The Bourne Supremacy (film)
|The Bourne Supremacy|
|Directed by||Paul Greengrass|
|Screenplay by||Tony Gilroy|
|Based on||The Bourne Supremacy|
by Robert Ludlum
|Music by||John Powell|
|Distributed by||Universal Pictures|
|Countries||United States |
|Box office||$290.6 million|
The Bourne Supremacy is a 2004 action-thriller film featuring Robert Ludlum's Jason Bourne character. Although it takes the name of the second Bourne novel (1986), its plot is entirely different. The film was directed by Paul Greengrass from a screenplay by Tony Gilroy. It is the second installment in the Jason Bourne film series. It is preceded by The Bourne Identity (2002) and followed by The Bourne Ultimatum (2007), The Bourne Legacy (2012), and Jason Bourne (2016).
The Bourne Supremacy continues the story of Jason Bourne, a former CIA assassin suffering from psychogenic amnesia. Bourne is portrayed by Matt Damon. The film focuses on his attempt to learn more of his past as he is once more enveloped in a conspiracy involving the CIA and Operation Treadstone. The film also stars Brian Cox as Ward Abbott, Joan Allen as Pamela Landy and Julia Stiles as Nicky Parsons.
Universal Pictures released the film to theaters in the United States on July 23, 2004, to positive reviews and commercial success, grossing $290 million on a $75 million budget.
In Berlin, a CIA agent working for Deputy Director Pamela Landy is paying $3 million to an unnamed Russian source for the Neski files, documents on the theft of $20 million seven years prior. The deal is interrupted by Kirill, a Russian Federal Security Service agent who works for oligarch Yuri Gretkov. He places two bombs on the power supply board of the building. One bomb detonates, cutting the electric supply while the other bomb fails to detonate, but has Bourne’s fingerprints to frame him for the attack; he then kills the agent and the source, steals the files and the money and leaves.
Gretkov directs Kirill to Goa to kill Bourne. Bourne, having spotted him at the marketplace, flees with Marie; Kirill follows and kills Marie, unaware that they switched seats during the chase. Landy, after getting operational clearance from CIA director Martin Marshall, learns about Jason Bourne, Alexander Conklin and Treadstone, the defunct program which Bourne belonged to. She later meets Ward Abbott, Alexander Conklin’s boss about Treadstone. Abbott admits that he had Conklin killed in Paris and had the operation shut down, but doesn’t know where Bourne is.
In a meeting held to discuss the theft of the files, Landy reveals that seven years previously, $20 million mysteriously disappeared during a wire transfer to the Federal Security Service; Vladimir Neski, a Russian reformist MP arrived and claimed that they had a leak and that they had been ripped by one of their own; they were negotiating a meet with him in Berlin when he was killed by his wife in a murder suicide. Landy believes that Conklin and Bourne were involved, as $760,000 was found in the former’s personal Swiss bank account.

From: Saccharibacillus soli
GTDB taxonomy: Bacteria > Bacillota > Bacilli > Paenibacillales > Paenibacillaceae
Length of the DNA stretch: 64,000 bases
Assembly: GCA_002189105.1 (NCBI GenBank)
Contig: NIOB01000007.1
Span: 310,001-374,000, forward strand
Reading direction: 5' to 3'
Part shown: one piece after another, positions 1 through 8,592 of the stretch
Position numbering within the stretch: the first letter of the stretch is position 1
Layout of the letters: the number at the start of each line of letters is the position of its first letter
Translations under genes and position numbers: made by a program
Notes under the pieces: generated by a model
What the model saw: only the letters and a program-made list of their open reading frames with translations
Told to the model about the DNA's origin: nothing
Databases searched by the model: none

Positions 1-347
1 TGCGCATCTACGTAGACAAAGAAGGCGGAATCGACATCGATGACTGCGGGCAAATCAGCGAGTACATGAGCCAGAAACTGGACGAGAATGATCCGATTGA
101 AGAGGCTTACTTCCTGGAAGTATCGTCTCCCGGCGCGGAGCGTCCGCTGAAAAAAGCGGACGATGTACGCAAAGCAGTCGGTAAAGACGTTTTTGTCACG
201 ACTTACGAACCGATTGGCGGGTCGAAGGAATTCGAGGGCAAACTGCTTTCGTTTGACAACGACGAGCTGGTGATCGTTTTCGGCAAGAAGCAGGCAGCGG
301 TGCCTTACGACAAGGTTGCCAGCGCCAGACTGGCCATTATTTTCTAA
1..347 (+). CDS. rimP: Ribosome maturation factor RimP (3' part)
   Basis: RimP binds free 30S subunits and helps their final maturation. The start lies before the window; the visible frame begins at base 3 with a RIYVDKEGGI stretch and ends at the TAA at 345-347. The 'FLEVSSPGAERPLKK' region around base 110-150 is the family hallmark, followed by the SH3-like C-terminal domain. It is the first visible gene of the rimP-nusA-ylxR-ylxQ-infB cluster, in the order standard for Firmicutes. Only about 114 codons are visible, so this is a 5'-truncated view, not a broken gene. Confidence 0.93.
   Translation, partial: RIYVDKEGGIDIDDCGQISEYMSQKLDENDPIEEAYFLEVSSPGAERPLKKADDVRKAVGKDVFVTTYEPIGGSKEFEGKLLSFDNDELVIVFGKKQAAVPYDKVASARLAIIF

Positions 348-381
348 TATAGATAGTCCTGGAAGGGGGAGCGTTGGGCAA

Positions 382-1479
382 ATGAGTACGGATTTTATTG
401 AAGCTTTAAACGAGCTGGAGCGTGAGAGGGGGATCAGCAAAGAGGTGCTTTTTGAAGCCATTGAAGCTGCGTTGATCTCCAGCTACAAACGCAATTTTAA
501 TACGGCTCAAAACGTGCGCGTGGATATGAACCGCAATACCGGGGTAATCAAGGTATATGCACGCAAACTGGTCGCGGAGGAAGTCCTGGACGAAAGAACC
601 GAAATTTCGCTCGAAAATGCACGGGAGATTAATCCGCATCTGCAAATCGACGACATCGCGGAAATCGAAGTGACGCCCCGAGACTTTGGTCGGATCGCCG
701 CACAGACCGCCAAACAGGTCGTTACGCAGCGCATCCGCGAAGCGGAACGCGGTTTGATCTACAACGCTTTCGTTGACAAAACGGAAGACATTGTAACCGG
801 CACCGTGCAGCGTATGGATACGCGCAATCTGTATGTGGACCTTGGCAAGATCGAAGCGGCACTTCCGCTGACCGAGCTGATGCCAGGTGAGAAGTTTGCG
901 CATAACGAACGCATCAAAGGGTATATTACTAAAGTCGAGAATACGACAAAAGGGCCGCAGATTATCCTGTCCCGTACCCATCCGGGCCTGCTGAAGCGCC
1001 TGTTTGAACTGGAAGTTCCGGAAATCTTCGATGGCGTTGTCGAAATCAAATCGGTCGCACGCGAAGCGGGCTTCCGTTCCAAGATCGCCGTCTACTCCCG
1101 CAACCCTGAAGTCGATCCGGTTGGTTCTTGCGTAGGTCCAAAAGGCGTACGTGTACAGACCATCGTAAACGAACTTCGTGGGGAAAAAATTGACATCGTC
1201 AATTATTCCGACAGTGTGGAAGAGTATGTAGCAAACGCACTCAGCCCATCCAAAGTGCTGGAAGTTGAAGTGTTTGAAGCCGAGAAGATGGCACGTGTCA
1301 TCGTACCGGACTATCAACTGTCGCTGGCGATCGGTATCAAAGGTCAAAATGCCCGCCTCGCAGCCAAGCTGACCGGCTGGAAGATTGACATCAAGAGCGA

Bourne leaves Goa and travels to Naples, where he allows himself to be identified by security. He subdues a Diplomatic Security agent and a Carabinieri guard and copies the SIM card from his cell phone. From the subsequent phone call, he learns about Landy and the frame job. Both Abbott and Landy leave to Berlin to capture Bourne on the behest of Marshall; they meet former Treadstone logistics technician Nicky Parsons in Amsterdam and question her about Bourne; they later take her to Berlin, as she was Bourne’s last contact and that she was with him the night Conklin died.
Bourne goes to Munich to visit Jarda, the only other remaining Treadstone operative. Jarda informs Bourne that Treadstone was shut down after Conklin's death, and attacks him; Bourne strangles Jarda to death, before destroying his home in a gas explosion as agents move in. Bourne follows Landy from the Westin Grand to the secret CIA substation in Berlin. Bourne believes the CIA is hunting him again and calls Landy from a nearby roof. He demands a meet-up with Nicky and indicates to Landy that he can see her in the office.
Bourne kidnaps Nicky in Alexanderplatz and learns from her that Abbott had been Conklin's boss. Bourne spares Nicky after she reveals she knows nothing about the mission. Bourne later goes to an internet cafe where he researches about Neski, his opposition to oil privatisation following the dissolvation of the Soviet Union and his subsequent murder in Berlin at Hotel Brecker.